marathon, running

Why I Run London: My Top Running Spots

Living in London, I’m often overwhelmed with gratitude for how many lovely green spaces, tourist attractions and secret hideouts there are to run in. We’re really very lucky, aren’t we? It seems like every time I head out for some miles, I discover something new, or just find a new appreciation for the city I live in. So here are some of my favourite running spots in the capital.

Burgess Park

I recently took to Burgess Park for what was actually a very painful run; however the scenery more than compensated for my injury. It’s about 5k round the park, although I like to do laps of the lake, especially when it’s sunny.


Regent’s Park

This park is about a mile from my office, so I spend many a lunchtime sweating my way around it, and I’m not the only one! There are so many different sections to the park that I’m always stumbling upon something new, but my favourite part is the zoo- it’s so odd to be running along mindlessly and suddenly spot a camel!


Regent’s Canal

Okay, this is kind of similar to the park. I love to go through the park and onto the canal, seeing canal boats, ducks and the occasional hyena (again, from the zoo). It’s flat and relatively quiet, making it the perfect place for building up some speed. I’ve run two parts of the canal, and whilst I haven’t quite figured out how they join up (I can’t geography), they’re both gorgeous places to run.

Greenwich and the Thames Barrier

Ok ok, hear me out on this one. The Thames Barrier has to be one of the bleakest places known to mankind; however, I think there’s a certain beauty to that. Following the river eastwards from Greenwich, you go through the docklands and marshes, and eventually end up at The Thames Barrier, at which point you really have to turn back, or come away from the river. It’s a bit bleak, but I quite like the idea that this is what the East End of London used to look like, back in the day. And it’s interesting, if nothing else- where else would you see an abandoned fairground, a moored shipping container and the Emirates Cable Car all in one outing?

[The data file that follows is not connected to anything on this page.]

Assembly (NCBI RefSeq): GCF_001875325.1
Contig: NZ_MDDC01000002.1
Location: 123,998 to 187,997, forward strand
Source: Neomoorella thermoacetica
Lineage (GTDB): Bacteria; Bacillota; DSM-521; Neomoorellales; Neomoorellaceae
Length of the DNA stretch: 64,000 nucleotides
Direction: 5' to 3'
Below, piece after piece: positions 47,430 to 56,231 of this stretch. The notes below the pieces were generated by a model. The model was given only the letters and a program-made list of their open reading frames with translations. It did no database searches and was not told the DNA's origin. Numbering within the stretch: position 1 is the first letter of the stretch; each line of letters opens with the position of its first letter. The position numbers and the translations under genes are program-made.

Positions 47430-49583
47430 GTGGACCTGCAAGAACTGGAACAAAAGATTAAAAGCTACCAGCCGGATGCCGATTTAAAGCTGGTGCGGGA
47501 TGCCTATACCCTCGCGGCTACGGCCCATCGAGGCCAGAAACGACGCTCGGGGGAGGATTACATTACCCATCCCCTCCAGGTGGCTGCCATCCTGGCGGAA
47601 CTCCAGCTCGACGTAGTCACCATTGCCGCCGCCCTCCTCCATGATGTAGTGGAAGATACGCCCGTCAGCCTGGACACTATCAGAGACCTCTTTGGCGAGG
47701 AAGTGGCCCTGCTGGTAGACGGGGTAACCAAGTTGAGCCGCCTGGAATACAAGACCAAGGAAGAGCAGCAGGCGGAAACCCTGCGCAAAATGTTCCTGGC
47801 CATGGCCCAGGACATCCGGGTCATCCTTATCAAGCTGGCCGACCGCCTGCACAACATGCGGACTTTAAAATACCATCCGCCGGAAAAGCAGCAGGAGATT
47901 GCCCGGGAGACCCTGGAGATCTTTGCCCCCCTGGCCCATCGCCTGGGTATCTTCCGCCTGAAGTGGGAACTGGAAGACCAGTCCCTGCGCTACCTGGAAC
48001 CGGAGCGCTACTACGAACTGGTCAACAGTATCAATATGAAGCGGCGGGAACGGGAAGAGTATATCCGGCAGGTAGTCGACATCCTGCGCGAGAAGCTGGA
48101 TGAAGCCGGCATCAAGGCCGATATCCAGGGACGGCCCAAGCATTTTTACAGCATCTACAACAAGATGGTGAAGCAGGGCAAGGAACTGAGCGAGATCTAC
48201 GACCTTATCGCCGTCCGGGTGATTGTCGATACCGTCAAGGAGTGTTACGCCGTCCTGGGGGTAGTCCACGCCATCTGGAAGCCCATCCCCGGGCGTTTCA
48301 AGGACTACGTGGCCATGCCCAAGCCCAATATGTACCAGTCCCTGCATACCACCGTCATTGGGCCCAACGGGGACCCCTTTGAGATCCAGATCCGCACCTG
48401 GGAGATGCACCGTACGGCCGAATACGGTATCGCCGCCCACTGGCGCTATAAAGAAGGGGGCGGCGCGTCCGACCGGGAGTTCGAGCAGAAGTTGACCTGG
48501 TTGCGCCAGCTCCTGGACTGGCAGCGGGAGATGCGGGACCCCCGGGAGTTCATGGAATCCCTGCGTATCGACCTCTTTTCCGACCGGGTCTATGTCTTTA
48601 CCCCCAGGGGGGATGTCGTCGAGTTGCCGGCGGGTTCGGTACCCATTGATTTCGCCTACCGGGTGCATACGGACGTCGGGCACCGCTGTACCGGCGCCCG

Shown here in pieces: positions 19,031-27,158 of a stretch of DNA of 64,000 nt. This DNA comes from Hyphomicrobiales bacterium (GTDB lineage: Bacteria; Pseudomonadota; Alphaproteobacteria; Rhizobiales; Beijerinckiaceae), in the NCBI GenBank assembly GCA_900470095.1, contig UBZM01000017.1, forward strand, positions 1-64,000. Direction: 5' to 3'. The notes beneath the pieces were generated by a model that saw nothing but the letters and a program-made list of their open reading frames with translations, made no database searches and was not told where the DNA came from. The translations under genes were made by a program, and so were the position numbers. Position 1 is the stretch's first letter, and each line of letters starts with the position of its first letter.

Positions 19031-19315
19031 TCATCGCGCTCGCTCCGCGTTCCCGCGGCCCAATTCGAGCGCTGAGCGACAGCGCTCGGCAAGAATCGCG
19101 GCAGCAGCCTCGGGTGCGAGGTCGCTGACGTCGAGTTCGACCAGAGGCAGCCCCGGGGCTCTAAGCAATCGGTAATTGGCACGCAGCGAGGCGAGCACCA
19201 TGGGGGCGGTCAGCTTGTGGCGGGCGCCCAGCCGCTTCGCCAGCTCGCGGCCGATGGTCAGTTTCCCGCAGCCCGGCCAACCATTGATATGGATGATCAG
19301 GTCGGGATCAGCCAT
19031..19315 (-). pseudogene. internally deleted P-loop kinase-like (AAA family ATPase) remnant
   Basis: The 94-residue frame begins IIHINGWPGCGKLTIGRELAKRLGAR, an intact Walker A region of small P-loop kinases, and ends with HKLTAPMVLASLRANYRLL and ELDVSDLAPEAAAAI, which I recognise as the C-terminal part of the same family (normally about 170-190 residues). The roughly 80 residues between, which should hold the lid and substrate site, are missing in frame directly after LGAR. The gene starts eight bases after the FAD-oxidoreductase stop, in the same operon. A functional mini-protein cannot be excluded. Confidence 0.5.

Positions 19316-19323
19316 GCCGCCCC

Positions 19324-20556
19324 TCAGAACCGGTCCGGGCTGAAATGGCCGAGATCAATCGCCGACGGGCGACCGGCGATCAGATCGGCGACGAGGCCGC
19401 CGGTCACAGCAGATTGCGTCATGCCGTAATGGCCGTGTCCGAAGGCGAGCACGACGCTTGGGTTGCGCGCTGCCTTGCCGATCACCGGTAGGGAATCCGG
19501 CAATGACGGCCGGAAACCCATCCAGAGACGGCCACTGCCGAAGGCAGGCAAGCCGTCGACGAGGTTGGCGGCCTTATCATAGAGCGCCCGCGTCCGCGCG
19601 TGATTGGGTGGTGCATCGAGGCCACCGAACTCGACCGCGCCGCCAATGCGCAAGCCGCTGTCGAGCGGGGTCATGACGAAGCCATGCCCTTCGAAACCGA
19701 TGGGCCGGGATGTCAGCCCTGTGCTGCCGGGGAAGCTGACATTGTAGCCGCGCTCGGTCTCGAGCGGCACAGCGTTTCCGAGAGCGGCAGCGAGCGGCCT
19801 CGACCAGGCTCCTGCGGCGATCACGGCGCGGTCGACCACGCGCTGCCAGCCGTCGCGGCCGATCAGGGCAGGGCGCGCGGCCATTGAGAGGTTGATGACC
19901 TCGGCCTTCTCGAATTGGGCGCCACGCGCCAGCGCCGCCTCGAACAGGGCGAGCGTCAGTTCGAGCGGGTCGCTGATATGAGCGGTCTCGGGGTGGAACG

I adore running in Greenwich, and I’m even prepared to huff my way up the steep hill from my front door to get there. It’s absolutely gorgeous first thing in the morning before the tourists descend; seeing the Cutty Sark, a ship whose history I learned about at length when I was a child, is often enough to lift my spirits on even the worst of runs.



The Thames is the heart of our city, and therefore it’s no surprise that it takes a central role in my running, as well as that of many other runners. The Embankment is the North side of the Thames, and it’s generally slightly less congested than the other bank. You can run along from Tower Bridge, through The City, past St. Paul’s Cathedral and even up to the Houses of Parliament. Granted, you still have to dodge a few tourists, but it’s worth it for the views.

Primrose Hill

Primrose Hill gives you a stunning panoramic view of London if you’re prepared to make the climb. The hill itself is deceivingly tough, with a long incline that gets steeper at the top. It’s one of my goals for my speed season to chase down my PR on that Strava segment and make it my bitch!

Hilly Fields

This small park has a place in my heart due to it being my local Parkrun; I’ve met a lovely community of runners through the weekly Saturday morning events. The Saturday morning Parkrun punctuates my week nicely, and it’s during those mornings that I notice the seasons changing so beautifully. Funny how that happens.

St. James’s Park

There are three Royal Parks that surround Buckingham Palace; St. James’s Park, Green Park and Hyde Park. It’s surprisingly easy to do all three in one route, and I always get goosebumps when running past the palace itself. If you’re lucky, you get to see the changing of the guards, and as a bonus, it’s lit up beautifully at night.



By the time I get to Blackheath Common on my Sunday long runs, I’ve only done 1 mile, but all of that has been uphill. And so I always stop to stretch out my calves. It can be very bleak in terms of the scenery, but recently I was lucky enough to catch the sunrise!


 Is there anywhere I’ve missed in London that you’d recommend running?

Lots of love,


3 thoughts on “Why I Run London: My Top Running Spots”

  1. Great list! Once I finally make it to London, I’ll know where to run 🙂
    And I get your love of the Thames Barrier. Sometimes it’s the significance of the site… Not just the aesthetic appeal.

    Liked by 1 person

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